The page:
Private study is a major part of the student experience. It may be required
Some disabled students come to university with well-developed study skills and strategies, but this is not necessarily the case. Many universities provide generic study skills support which targets such aspects of learning as taking notes, effective reading, essay writing, revision and so on. Specialist support staff may be available to support particular types of study skill, such as time management and organisational skills for students who have specific learning difficulties. Or they may work with students who have been deaf since birth in order to develop their skills in written language. Learning mentors for students with mental health difficulties or Asperger's syndrome may fulfil a similar role. This support enables students to develop the skills they already have, and helps them to acquire new ones in order to study more effectively.
Whether or not disabled students have developed the study skills they require in order to be effective learners in higher education may depend on two main factors.
For many students it is just not possible to level the playing field. You should appreciate that students with some impairments may, for example, take substantially longer to read a book or write an essay. This may be for reasons related to their impairment, irrespective of the study skills they have developed or the reasonable adjustments that have been put in place by the institution.
Many disabled students know that they have to work significantly harder and longer in order to achieve the same results as their peers and it is important that this is recognised.
Try to consider private study in the context of
Disabled Students' Allowances (DSAs) are made to support the private study of disabled students. Such support could take the form of assistive technologies, human support, or simply a computer to help in private study.
During a student's course it is important to review the provisions set in place and adapt them if necessary. Discuss arrangements regularly with the student so causes for concern can be dealt with before problems arise. Try to ensure that changes are made collaboratively so the student does not feel undermined.
Blind and visually impaired students usually have access to assistive technologies to support their private study. They may also have a support worker who they can work with as a reader or scribe, as a note taker, or in providing general assistance with library or web research. It is important to recognise that private study activities inevitably take longer for blind and visually impaired students – even for those who are organised and skilled – because access to visual materials is such a key aspect of study. You can help reduce these difficulties by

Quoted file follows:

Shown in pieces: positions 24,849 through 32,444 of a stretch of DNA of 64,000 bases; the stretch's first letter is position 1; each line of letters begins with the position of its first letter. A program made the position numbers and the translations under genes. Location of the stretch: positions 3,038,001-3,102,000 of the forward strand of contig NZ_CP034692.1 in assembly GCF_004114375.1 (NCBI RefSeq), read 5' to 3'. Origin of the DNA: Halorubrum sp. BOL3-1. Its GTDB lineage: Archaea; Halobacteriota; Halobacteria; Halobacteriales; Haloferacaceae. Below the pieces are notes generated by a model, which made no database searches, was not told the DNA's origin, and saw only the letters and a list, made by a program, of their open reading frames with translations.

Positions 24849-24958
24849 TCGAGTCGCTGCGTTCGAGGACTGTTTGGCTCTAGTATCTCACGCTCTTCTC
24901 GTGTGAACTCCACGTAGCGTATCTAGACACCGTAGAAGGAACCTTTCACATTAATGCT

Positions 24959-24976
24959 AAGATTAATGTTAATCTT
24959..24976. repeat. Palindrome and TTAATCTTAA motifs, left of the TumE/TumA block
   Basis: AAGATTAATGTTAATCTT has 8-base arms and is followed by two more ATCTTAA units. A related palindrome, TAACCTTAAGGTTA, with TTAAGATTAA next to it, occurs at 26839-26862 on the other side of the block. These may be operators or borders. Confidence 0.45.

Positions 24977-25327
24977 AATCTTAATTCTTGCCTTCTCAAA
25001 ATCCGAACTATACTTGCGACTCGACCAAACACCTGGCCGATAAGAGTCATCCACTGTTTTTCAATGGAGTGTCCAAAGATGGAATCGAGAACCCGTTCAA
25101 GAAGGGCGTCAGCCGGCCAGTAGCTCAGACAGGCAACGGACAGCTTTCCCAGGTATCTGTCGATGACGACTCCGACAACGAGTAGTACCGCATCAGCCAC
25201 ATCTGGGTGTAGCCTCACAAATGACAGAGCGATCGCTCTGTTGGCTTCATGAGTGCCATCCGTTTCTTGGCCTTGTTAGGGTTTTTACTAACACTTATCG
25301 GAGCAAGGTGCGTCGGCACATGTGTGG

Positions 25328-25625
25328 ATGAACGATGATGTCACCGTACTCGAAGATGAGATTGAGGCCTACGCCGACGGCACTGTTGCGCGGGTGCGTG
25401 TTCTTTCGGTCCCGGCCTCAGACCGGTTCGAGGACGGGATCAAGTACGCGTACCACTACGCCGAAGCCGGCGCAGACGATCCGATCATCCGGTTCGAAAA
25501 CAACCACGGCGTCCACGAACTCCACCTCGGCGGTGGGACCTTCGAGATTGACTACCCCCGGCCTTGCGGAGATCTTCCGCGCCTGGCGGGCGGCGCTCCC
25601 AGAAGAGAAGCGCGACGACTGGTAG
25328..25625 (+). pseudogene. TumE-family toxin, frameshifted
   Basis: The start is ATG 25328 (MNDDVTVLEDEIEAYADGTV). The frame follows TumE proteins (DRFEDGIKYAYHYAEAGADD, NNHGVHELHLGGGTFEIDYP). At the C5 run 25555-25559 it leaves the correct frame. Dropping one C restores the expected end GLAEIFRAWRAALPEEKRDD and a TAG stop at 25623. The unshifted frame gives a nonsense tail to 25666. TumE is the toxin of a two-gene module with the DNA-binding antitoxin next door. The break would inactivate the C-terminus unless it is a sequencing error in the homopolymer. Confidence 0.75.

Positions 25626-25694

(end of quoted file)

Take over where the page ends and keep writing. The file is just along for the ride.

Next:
Many visually impaired people experience painful and debilitating eye strain when they study for long periods and they may need to plan their private study sessions accordingly.
Deaf students often have excellent independent learning skills, however their ability to engage in private study in an effective way may depend on their previous experiences as deaf learners. Students who have become deaf or hard of hearing in later life may need to develop specific skills, such as better lip-reading, in order to function well at university.
Deaf students can benefit from borrowing concessions in the library, such as longer loans. They may take considerably longer to read and extract information from printed material and from online resources such as the Internet and virtual learning environments. Be aware that any online learning resources you recommend will need to be captioned or a transcript provided if there is audio content.
The success of private study for students who have specific learning difficulties varies enormously. Some find these periods valuable for catching up on work that has not been completed during the day, but others may be unable to settle to work without persuasion. Some make the most of assistive technologies as they work through assignments, others like to discuss topics with friends before writing. Some will use recording devices to review notes and revise, others will organise their ideas with the use of concept mapping, post-it notes and other methods that help with the prioritisation and ordering of ideas. It also helps to offer
Some students with mental health difficulties may find private study difficult for reasons such as
Not all students experience all the difficulties described here – they vary from student to student and often from day to day. You cannot remove these difficulties, but you can help to support students who experience them by providing as much information in advance (e.g. booklists, handouts, assignment questions) and by being clear about what is expected from them in terms of private study and preparation. Students with mental health difficulties may work with a learning mentor who supports them in developing strategies to make their private study more effective.
Most students with mobility or dexterity difficulties will have developed coping strategies when it comes to learning in the classroom and at home. However, they may be overwhelmed by the amount of independent learning they are now expected to undertake. Time remains a real issue for some, and where accessibility is a problem just getting about can be difficult to cope with.
Consideration from academic, library and support staff can make a real difference. Here are some suggestions for reducing the effects of common difficulties.